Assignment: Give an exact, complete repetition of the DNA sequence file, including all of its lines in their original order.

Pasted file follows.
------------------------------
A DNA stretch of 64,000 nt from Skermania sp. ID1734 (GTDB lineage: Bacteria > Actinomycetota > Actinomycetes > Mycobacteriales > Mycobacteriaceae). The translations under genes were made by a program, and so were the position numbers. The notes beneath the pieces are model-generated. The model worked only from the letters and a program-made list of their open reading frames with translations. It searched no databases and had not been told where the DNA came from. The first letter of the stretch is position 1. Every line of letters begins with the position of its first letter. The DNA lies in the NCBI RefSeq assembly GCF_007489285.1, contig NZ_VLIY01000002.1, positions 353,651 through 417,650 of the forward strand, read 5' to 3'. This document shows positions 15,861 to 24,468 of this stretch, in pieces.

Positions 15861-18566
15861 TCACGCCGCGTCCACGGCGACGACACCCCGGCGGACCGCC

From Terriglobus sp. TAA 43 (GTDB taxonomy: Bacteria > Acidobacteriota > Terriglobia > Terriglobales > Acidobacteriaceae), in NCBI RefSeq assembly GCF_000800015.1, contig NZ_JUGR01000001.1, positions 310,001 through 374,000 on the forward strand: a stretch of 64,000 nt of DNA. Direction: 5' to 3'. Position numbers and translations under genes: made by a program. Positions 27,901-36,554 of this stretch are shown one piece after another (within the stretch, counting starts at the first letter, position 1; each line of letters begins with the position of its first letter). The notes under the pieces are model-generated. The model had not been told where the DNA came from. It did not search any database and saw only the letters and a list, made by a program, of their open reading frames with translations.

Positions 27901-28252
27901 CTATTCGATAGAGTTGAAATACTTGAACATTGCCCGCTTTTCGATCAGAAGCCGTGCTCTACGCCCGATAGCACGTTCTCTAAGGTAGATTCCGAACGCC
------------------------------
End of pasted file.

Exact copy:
A DNA stretch of 64,000 nt from Skermania sp. ID1734 (GTDB lineage: Bacteria > Actinomycetota > Actinomycetes > Mycobacteriales > Mycobacteriaceae). The translations under genes were made by a program, and so were the position numbers. The notes beneath the pieces are model-generated. The model worked only from the letters and a program-made list of their open reading frames with translations. It searched no databases and had not been told where the DNA came from. The first letter of the stretch is position 1. Every line of letters begins with the position of its first letter. The DNA lies in the NCBI RefSeq assembly GCF_007489285.1, contig NZ_VLIY01000002.1, positions 353,651 through 417,650 of the forward strand, read 5' to 3'. This document shows positions 15,861 to 24,468 of this stretch, in pieces.

Positions 15861-18566
15861 TCACGCCGCGTCCACGGCGACGACACCCCGGCGGACCGCC

From Terriglobus sp. TAA 43 (GTDB taxonomy: Bacteria > Acidobacteriota > Terriglobia > Terriglobales > Acidobacteriaceae), in NCBI RefSeq assembly GCF_000800015.1, contig NZ_JUGR01000001.1, positions 310,001 through 374,000 on the forward strand: a stretch of 64,000 nt of DNA. Direction: 5' to 3'. Position numbers and translations under genes: made by a program. Positions 27,901-36,554 of this stretch are shown one piece after another (within the stretch, counting starts at the first letter, position 1; each line of letters begins with the position of its first letter). The notes under the pieces are model-generated. The model had not been told where the DNA came from. It did not search any database and saw only the letters and a list, made by a program, of their open reading frames with translations.

Positions 27901-28252
27901 CTATTCGATAGAGTTGAAATACTTGAACATTGCCCGCTTTTCGATCAGAAGCCGTGCTCTACGCCCGATAGCACGTTCTCTAAGGTAGATTCCGAACGCC